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Aflatoxins: Poisoning Health and Trade in Sub-Saharan Africa


Monday, 30 November 2015

Aflatoxins: Poisoning Health and Trade in Sub-Saharan Africa

Aflatoxin contamination is a growing threat to trade, food and health security in sub-Saharan Africa, where smallholder farmers are challenged by food production and now climate change, researchers said. Aflatoxins are toxic and cancer causing poisons produced by certain green mould fungus that naturally occurs in the soil. The poisons have become a serious contaminant of staple foods in sub-Saharan Africa including maize, cassava, sorghum, yam, rice, groundnut and cashews. The International Institute of Tropical Agriculture (IITA), an international not for profit organisation based in Nigeria has led pioneering research in reducing mycotoxin contamination in Africa through rolling out innovative approaches. According to IITA researchers, exposure to mycotoxins is an important constraint to improving the health and well-being of people in Africa where high levels of aflatoxin contamination have been confirmed. Many smallholder farmers fail to prevent contamination during production and storage of their crops because they lack cost-effective ways to determine the poisons. Sub-Saharan Africa is annually losing more than 450 million dollars in trade revenue of major staples, particularly maize, and groundnuts as a result of contamination from aflatoxins, researchers told IPS. The health bill as a result of people unknowingly eating contaminated food runs into millions of dollars in a region with over burdened health facilities.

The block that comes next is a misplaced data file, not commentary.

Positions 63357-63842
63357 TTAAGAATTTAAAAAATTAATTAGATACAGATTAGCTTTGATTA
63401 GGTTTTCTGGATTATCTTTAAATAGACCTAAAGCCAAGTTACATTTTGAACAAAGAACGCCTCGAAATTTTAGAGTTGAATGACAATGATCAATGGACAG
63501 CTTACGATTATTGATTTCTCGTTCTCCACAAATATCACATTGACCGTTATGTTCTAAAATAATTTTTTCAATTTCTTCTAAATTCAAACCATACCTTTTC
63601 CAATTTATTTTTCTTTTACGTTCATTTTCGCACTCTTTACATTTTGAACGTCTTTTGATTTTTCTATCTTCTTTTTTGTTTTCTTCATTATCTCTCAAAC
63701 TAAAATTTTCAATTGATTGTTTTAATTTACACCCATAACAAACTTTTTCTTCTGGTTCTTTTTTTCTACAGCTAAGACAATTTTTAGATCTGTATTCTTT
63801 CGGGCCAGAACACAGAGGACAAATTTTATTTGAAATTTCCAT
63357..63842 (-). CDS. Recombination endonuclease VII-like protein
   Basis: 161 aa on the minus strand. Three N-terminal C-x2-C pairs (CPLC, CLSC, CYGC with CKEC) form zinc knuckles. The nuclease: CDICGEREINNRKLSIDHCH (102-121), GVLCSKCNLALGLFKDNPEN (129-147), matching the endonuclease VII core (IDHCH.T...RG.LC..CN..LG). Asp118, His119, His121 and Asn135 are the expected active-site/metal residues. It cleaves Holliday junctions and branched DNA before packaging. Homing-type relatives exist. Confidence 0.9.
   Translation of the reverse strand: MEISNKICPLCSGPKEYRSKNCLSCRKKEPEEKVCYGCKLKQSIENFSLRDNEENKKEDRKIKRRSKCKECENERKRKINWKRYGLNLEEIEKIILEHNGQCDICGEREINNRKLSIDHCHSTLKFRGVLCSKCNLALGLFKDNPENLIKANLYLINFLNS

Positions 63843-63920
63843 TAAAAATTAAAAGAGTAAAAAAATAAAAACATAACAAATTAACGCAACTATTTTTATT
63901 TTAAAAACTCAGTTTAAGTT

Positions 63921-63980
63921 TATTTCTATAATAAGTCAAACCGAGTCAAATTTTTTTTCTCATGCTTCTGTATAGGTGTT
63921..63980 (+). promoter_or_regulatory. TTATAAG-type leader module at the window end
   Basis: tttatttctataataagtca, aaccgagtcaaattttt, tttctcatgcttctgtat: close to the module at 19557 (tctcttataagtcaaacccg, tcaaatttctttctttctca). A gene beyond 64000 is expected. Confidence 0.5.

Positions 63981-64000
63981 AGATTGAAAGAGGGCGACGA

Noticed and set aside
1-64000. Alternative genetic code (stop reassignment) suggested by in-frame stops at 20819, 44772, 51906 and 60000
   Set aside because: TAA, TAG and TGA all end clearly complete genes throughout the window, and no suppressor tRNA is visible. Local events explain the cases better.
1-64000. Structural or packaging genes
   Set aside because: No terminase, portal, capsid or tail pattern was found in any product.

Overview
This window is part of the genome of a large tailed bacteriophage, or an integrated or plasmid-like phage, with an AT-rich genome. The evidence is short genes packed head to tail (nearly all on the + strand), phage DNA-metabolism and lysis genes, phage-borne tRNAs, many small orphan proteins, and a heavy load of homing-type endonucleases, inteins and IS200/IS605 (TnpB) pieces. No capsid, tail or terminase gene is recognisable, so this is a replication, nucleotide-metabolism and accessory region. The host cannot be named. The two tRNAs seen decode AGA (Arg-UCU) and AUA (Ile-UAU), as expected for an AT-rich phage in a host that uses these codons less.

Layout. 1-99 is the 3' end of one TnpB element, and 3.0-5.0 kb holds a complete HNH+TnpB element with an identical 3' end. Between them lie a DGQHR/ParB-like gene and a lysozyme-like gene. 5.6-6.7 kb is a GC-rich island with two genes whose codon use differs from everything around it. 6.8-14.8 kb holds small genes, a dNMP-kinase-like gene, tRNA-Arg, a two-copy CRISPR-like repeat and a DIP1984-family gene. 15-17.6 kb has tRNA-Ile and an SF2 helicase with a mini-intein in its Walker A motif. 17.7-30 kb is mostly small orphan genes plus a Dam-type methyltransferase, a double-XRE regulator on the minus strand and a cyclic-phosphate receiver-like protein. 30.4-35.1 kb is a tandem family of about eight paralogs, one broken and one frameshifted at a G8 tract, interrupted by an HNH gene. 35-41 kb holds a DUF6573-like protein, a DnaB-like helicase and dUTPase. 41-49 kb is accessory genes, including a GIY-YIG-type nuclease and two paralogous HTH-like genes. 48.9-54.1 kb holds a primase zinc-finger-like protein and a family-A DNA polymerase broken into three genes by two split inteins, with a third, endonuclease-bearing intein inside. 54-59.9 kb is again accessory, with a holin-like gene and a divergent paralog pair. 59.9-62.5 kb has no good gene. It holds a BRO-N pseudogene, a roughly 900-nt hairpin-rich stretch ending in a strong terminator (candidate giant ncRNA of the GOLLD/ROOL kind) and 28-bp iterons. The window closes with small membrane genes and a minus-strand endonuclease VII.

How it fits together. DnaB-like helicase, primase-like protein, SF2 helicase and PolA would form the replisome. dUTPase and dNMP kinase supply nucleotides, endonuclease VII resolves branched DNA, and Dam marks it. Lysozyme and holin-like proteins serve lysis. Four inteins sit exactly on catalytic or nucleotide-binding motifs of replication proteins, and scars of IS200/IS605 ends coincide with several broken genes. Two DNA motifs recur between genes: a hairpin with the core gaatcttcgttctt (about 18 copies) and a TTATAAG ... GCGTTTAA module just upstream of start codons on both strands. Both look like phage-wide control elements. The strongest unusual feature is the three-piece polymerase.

Source: Inter Press Service